SMO Energy

What Can I Do If One of My Rooms is Always Cold?

If there is a cold room in your house, the problem has likely been caused by dirty vents, cracked ductwork, worn insulation or faint drafts. Read on to learn how to fix a cold room in your home.

Check for Simple Problems

checking for problems

If one room in your house is colder than the rest, the first things to inspect are the heating vents, ductwork and thermostat readings. Inspections of this sort should be performed at least once yearly.

If your room is cold you might need to:

  1. Check heating vents
  2. Clean vents
  3. Test the thermostat
  4. Test the temperature
  5. Consider the ductwork

1. Check Heating Vents

Inspect each of the heating vents around your house. If furniture covers a vent, move the furnishing out of the way and, if necessary, rearrange the room to accommodate this change and do the following:

  • Examine the outer grates for signs of dust or gunk buildup.
  • If the grates are dirty, clean them.
  • If the grates do not appear dirty, remove the duct cover to inspect the inner vent.

If dirt lines the inner vent, that could be the problem. If you see rodent droppings or a rodent carcass, you have an infestation problem and should call your exterminator immediately. Take a flashlight to the vents for deeper inspections. You can also get a better idea about the state of your vents by reaching inside and taking photos with your smartphone.

2. Clean Your Return Air Vents

The passage of heat could possibly be obstructed by dust and gunk in the air vents. To clean out the vents, do the following:

  • Shut off your HVAC system and unscrew the duct covers from your walls.
  • Clean out the grates of each duct thoroughly. If necessary, use soapy water or cleaning spray.
  • Take a vacuum hose and clean out dust from the air ducts and also vacuum over any crevices.

Apply a similar set of steps to the grates on your ceiling, but cover your floor with newspaper and wear a dust mask to make sure that no dust lands on your floor or face.

3. Test the Thermostat

If the thermostat reads the heat incorrectly, it can be difficult to adjust your rooms to the desired temperature. To test the thermostat for accuracy, tape a thermometer onto your wall next to the thermostat reader and leave it there for 15 minutes. When you do this, place a paper towel behind the thermometer to prevent the transfer of hot or cold wall temperatures. The purpose here is to determine the room temperature.

Check the two readings after 15 minutes. If the thermostat reader and thermometer are more than one degree off from one another, you may have a faulty thermostat.

4. Test the Temperature of Your Walls

If one wall in your home is far colder than the others during winter, the problem might have less to do with your heater and more to do with degraded insulation. You could purchase new insulation and have the wall cavities re-stuffed, but you would need to remove the interior plasterboard to complete these steps.

The easiest way to re-insulate your walls is to spray foam insulation into the wall cavities. Spray foam insulation expands to fill small gaps and enclosed spaces. You can apply spray foam insulation into each wall cavity through small holes in your wall. Most spray foam insulation is a non-intrusive substance that can easily be cut away when necessary.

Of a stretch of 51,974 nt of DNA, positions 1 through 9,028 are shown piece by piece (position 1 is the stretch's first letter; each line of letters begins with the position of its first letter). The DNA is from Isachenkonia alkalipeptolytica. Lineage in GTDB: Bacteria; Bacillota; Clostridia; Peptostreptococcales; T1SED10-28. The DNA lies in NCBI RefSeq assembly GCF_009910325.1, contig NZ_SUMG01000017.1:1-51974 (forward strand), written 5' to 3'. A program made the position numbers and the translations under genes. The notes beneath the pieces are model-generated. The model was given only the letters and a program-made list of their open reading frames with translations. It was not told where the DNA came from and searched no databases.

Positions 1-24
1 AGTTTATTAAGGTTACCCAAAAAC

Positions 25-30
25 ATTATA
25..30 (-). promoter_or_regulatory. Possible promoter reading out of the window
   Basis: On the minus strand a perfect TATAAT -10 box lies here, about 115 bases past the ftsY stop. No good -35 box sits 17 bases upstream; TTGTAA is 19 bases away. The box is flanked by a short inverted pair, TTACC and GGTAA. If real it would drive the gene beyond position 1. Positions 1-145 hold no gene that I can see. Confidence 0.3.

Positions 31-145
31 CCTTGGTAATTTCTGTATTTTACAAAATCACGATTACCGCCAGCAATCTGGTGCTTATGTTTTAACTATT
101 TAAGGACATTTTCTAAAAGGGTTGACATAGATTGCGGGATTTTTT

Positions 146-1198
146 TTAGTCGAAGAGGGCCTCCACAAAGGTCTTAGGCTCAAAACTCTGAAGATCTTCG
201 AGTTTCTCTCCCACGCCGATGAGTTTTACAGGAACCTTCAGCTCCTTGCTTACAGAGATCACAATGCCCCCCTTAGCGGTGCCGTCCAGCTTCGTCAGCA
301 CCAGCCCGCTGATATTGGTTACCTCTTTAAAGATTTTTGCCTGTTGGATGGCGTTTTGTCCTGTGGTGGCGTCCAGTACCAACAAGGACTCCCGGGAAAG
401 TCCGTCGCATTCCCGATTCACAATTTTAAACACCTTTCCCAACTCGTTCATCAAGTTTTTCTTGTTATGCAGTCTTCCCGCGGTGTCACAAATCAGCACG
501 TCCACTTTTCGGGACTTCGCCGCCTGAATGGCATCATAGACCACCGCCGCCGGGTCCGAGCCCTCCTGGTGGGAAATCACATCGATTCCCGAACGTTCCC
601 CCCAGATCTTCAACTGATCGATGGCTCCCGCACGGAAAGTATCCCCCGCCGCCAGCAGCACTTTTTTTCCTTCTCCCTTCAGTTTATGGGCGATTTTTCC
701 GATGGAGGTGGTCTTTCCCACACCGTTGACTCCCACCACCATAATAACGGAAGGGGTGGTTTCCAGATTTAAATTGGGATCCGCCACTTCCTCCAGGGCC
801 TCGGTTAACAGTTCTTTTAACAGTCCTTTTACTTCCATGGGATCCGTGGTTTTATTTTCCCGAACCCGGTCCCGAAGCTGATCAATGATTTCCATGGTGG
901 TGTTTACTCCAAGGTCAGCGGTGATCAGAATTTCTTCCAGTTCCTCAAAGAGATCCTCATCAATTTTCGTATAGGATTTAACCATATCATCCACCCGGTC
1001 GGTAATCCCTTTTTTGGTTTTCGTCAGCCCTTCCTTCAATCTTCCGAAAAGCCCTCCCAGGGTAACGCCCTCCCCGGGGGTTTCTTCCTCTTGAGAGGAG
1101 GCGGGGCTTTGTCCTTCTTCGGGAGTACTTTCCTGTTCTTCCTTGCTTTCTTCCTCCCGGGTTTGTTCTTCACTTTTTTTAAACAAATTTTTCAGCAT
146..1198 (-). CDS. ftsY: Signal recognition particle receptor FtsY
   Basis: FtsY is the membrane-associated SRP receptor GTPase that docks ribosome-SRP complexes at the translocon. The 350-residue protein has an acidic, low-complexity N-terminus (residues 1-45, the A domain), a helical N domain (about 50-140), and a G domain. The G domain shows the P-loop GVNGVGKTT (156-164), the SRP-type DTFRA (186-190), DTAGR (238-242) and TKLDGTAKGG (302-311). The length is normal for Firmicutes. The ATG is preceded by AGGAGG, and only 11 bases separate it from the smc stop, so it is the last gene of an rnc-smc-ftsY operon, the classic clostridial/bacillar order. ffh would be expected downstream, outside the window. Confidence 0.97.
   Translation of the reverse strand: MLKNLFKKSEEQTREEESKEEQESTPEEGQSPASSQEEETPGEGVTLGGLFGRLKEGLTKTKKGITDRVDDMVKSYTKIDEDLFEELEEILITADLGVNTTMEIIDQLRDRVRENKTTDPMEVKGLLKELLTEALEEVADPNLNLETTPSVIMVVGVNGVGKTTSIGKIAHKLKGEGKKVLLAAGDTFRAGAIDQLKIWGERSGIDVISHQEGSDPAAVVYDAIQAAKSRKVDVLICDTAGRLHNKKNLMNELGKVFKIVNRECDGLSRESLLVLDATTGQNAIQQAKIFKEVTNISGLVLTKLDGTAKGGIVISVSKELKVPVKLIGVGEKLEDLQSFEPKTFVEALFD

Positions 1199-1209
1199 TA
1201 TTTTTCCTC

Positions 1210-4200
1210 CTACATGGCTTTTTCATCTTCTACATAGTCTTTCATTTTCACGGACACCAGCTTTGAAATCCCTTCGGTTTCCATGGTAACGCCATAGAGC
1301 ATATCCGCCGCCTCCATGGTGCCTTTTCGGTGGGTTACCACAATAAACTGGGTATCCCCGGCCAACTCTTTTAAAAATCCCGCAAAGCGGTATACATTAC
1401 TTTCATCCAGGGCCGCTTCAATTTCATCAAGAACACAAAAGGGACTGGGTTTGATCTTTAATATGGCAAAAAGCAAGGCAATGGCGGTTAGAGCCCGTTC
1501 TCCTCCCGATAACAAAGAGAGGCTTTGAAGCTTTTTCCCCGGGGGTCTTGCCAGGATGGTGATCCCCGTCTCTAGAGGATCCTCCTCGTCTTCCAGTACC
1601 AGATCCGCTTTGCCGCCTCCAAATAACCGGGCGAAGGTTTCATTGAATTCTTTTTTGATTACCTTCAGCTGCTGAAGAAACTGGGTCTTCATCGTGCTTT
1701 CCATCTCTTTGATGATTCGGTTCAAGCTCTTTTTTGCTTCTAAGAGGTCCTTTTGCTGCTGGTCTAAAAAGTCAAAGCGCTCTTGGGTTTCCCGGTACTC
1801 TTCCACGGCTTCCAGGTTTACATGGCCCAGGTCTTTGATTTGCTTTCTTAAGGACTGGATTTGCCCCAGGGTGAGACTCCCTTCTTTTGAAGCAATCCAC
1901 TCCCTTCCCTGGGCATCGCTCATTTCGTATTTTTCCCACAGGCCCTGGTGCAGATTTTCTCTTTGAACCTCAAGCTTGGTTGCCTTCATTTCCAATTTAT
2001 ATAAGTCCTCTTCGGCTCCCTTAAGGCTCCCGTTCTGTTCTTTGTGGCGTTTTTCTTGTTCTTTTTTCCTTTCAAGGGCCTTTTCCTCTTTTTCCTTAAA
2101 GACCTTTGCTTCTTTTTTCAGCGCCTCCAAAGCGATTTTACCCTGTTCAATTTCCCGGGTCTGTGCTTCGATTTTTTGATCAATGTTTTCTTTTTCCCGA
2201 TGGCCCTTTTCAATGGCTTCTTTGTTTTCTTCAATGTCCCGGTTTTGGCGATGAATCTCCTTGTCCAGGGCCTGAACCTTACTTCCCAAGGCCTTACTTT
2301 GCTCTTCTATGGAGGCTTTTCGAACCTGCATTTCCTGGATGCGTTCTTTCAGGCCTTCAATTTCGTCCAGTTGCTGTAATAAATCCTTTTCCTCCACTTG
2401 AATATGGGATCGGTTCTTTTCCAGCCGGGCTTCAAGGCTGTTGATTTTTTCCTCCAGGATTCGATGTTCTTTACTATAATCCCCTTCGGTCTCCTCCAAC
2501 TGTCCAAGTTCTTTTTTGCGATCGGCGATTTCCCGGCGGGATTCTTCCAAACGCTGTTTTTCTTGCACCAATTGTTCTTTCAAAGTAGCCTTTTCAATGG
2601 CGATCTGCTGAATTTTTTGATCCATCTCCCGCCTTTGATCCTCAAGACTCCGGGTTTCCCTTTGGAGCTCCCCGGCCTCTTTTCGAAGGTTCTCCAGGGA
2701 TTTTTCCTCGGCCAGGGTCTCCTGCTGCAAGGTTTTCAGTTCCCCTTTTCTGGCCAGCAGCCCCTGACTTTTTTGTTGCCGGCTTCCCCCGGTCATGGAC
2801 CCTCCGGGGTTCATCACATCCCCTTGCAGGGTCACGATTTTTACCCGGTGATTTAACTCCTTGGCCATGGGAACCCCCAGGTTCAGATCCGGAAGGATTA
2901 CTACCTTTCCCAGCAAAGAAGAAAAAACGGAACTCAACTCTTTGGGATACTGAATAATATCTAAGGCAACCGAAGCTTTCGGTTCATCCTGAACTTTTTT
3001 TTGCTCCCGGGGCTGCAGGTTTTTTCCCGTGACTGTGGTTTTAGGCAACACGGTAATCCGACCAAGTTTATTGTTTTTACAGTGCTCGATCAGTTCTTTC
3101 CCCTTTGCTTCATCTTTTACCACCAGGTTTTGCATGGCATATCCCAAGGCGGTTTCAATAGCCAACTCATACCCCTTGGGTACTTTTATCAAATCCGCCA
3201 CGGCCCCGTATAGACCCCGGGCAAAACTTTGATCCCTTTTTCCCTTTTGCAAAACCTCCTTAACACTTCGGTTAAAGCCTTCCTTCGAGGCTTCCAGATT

5. Consider the Ductwork

If select rooms in your home feel under-heated, there could be leaks in the ductwork. The problem could be limited to one or two rooms or spread throughout your house. Depending on how many vents you have, it could be a problem with one weak vent, insufficient venting or a more widespread problem with the ductwork.

The easiest and least costly way to salvage cracked ductwork is with the use of a gap-sealant product, such as an aerosol polymer spray. When applied to the inside of the ducts, the polymer lines the interior walls and seals up duct cracks.

Make Sure It Is Not Your Windows or Doors

Why is one room in my house so cold? The answer to that question could reside along the edges of your door and windows. Check around the window panes and door jambs to make sure that no drafts are present.

Apply Rubber Sealing to Your Window

If your windows are leaking air, the problem could put a drain on your insulation and a strain on your heating bills. To verify the problem, carefully flick a lighter or hold a lit candle along the edges of your windows. If the flame blows sideways, you have a leaky window seal.

The easiest and lowest-cost remedy for air leaks in window seals is the use of rubber sealing strips. Buy strips from your nearest supplier and cut the rubber into strips that span the vertical and horizontal measurements of the window seals. Apply the strips along the left, right, top and bottom edges of each loose window.

Consider Glass Insulation Film

Another way to salvage a weakening window is to reinforce the glass with an insulation film, which adheres to window panes and makes the glass stronger and the seals more air-tight. You can buy insulation film from most hardware stores. With insulation film, you can postpone an investment in a new set of windows and temporarily increase the quality of older windows.

Insulation film adheres to glass with heat. Use a hair dryer to apply the film to the full spread of each glass pane. Follow the instructions that come with the film carefully to avoid wrinkles.

Tighten the Door Hinges

The front door to your house could also be the spot of an air leak, especially if the hinges are loose and the door shuts slightly ajar. To test for an air leak, run the palm of your hand up and down along the vertical sides of the closed door from the inside. Alternately, you can try the candle trick.

If you feel a draft or the flame turns sideways, you have a loose upper hinge. Tighten the upper hinge and test the sides again to see whether there is still a draft. If you still feel a draft, apply weather stripping along the vertical sides of the door. If the door was built within the last few decades, you might need to remove old stripping first. If the door is older, it might lack stripping altogether.

Install or Replace a Door Sweep

Cold air can easily come in from the outside if there is any gap between the bottom of your front door and the threshold. To verify whether a gap exists, check for light coming in from the outside. Alternately, stand barefoot before the door to see if you can feel a draft. If so, it might be time to replace the door sweep.